The Greens say Labor’s chief whip and former cabinet minister Joel Fitzgibbon should “back off” from his calls for the renewable energy target to be cut.
In a heated defence of the RET, Greens MP Adam Bandt said Labor needed to unite and decide if it was for or against the scheme.
“The right-wing factional power brokers within the Labor party are beginning a campaign against renewable energy,” Mr Bandt said.
“This will be a litmus test for the Labor party to decide whether they have got their foot on the accelerator or the brake when it comes to Australia’s transition to a clean energy economy.
“Joel Fitzgibbon needs to back off. If Labor is serious about a renewable energy future, with the hundreds of thousands of jobs that will come with that as Australia plays its part to tackle global warming, then Joel Fitzgibbon needs to back off from his campaign to wind back the renewable energy target.”
The Australian revealed today that Mr Fitzgibbon had called on the Gillard government to “forget the ideology” of the renewable energy target and cut its fixed target to give households relief from rising electricity prices.
The MP, who represents the NSW coal-producing seat of Hunter, said he was “tempted” to advocate for completely doing away with the RET to make up 20 per cent of electricity production by 2020 but didn’t want to create uncertainty for business.
The RET, a bipartisan target, has been found to be pushing up power supply costs through subsidies to promote development of solar and wind power, at the same time as demand for electricity falls because of rising prices.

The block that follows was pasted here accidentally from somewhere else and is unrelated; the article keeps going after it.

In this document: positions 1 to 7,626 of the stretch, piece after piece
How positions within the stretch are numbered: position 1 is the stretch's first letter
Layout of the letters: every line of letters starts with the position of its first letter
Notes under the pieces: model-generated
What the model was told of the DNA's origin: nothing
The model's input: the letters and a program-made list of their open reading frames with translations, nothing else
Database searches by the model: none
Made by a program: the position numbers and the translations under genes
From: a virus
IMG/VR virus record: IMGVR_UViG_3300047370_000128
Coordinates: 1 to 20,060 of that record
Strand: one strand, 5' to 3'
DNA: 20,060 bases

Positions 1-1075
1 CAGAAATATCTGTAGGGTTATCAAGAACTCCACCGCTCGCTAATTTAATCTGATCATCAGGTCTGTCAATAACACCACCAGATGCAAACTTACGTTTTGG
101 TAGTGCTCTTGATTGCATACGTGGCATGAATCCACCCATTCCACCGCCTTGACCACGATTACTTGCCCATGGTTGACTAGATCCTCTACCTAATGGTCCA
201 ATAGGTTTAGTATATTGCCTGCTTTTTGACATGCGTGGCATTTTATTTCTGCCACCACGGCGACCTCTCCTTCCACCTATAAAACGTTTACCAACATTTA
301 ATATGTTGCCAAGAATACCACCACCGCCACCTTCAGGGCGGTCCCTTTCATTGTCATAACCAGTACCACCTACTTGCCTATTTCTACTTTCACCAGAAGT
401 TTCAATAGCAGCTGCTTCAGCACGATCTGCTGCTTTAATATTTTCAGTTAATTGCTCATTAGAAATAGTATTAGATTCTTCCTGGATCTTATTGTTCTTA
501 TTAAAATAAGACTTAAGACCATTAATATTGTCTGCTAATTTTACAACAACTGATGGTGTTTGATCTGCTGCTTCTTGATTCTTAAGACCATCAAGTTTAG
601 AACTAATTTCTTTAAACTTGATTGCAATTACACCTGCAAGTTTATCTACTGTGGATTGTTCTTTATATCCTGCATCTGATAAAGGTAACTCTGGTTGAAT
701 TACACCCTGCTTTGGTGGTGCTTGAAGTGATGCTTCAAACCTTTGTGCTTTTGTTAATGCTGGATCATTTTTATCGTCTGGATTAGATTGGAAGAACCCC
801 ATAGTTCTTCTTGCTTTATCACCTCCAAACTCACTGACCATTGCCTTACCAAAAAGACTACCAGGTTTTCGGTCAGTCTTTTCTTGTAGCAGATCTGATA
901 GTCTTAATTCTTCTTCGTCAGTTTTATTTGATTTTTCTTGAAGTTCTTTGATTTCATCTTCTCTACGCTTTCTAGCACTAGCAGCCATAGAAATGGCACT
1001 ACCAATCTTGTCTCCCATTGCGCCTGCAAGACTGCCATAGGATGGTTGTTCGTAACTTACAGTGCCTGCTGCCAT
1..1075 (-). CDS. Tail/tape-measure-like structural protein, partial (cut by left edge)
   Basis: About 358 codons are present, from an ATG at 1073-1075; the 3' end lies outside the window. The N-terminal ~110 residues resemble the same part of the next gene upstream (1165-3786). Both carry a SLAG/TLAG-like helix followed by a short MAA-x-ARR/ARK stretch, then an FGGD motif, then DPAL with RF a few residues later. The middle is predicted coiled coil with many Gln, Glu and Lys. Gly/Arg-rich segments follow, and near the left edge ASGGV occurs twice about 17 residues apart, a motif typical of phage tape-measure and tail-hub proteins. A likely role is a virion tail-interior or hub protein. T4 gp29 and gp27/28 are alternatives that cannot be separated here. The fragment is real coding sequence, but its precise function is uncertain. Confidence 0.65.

The Coalition is continuing an anti-carbon-tax campaign and arguing that it is pushing up electricity prices but it supports a renewable energy target without a carbon tax.
Last week the Climate Change Authority recommended the RET be retained unchanged. The authority said any benefits from altering the target “would be outweighed by the costs of increased regulatory uncertainty”.
Parliamentary Secretary Richard Marles said the RET was bipartisan policy and Labor had no plans to make changes to it.
“This is bipartisan policy, this was policy of the Howard government … it’s been bipartisan policy for 10 years,” Mr Marles said.
“We are not talking about changing the RET.”
Liberal backbencher Alan Tudge said the Coalition was also not considering making any changes to the RET.
“The renewable energy target is only having a small impact on electricity prices presently. The main increase in prices is due to the carbon tax,” he said.
“That is the biggest thing that we can do to take pressure off rising prices is to cut the carbon tax in government.”
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